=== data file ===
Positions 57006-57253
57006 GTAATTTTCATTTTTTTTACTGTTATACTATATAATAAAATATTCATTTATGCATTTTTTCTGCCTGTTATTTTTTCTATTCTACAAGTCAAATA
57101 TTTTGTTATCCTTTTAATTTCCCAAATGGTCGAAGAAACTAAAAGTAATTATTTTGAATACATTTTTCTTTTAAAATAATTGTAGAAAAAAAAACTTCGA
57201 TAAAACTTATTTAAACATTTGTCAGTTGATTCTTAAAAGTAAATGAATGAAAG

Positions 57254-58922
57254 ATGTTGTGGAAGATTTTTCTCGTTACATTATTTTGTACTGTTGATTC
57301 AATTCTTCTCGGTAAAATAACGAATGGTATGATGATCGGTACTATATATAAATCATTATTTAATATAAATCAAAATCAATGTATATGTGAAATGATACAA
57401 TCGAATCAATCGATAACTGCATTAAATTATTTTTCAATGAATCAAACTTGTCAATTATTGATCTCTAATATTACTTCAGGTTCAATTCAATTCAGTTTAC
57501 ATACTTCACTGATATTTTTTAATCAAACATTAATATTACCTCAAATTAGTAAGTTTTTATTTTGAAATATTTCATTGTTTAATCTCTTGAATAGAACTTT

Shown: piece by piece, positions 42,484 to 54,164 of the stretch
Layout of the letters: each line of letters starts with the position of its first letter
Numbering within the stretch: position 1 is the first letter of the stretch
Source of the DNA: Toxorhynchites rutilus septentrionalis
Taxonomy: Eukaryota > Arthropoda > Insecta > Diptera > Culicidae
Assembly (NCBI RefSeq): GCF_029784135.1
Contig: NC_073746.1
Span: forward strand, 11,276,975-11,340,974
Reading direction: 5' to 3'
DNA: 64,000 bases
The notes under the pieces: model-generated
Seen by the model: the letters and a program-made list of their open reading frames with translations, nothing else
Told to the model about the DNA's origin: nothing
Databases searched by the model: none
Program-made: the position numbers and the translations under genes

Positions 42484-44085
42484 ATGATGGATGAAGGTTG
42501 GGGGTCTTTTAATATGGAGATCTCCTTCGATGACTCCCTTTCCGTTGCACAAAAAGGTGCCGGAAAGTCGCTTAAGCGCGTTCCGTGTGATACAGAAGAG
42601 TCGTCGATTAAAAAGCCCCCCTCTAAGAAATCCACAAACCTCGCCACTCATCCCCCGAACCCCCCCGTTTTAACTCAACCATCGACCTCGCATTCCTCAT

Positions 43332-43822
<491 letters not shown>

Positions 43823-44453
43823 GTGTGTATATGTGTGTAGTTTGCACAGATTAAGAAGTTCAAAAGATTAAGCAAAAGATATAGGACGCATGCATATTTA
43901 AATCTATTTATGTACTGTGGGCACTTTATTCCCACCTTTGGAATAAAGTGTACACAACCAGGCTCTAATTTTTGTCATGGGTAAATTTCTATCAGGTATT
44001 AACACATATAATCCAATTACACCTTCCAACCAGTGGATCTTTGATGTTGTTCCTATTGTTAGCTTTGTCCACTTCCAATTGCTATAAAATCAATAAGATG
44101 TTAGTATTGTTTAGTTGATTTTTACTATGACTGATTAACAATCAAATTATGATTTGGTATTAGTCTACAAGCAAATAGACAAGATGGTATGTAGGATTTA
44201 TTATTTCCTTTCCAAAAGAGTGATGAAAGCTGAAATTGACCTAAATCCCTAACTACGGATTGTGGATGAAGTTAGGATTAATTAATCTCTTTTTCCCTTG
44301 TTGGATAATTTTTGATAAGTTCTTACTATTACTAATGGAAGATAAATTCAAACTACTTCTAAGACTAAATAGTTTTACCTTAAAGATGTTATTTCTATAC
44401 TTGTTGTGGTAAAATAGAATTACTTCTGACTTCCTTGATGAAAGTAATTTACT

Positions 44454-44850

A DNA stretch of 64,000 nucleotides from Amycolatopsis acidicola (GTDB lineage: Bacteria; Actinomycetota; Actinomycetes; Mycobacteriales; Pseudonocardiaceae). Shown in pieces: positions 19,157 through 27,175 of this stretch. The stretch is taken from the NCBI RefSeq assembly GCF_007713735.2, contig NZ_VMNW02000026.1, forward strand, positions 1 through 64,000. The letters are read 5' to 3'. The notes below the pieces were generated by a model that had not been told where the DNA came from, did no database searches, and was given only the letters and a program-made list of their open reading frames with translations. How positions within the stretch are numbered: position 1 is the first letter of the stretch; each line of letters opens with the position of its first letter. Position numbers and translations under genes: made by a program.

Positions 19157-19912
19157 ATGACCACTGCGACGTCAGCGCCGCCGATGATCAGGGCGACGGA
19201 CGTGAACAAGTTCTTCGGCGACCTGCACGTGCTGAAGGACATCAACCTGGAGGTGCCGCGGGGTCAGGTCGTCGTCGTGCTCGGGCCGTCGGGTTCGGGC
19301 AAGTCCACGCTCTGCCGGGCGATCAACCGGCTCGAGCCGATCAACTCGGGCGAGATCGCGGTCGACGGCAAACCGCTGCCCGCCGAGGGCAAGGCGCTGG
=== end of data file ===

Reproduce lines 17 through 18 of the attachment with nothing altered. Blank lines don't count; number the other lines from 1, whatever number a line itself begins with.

Span: forward strand, 11,276,975-11,340,974
Reading direction: 5' to 3'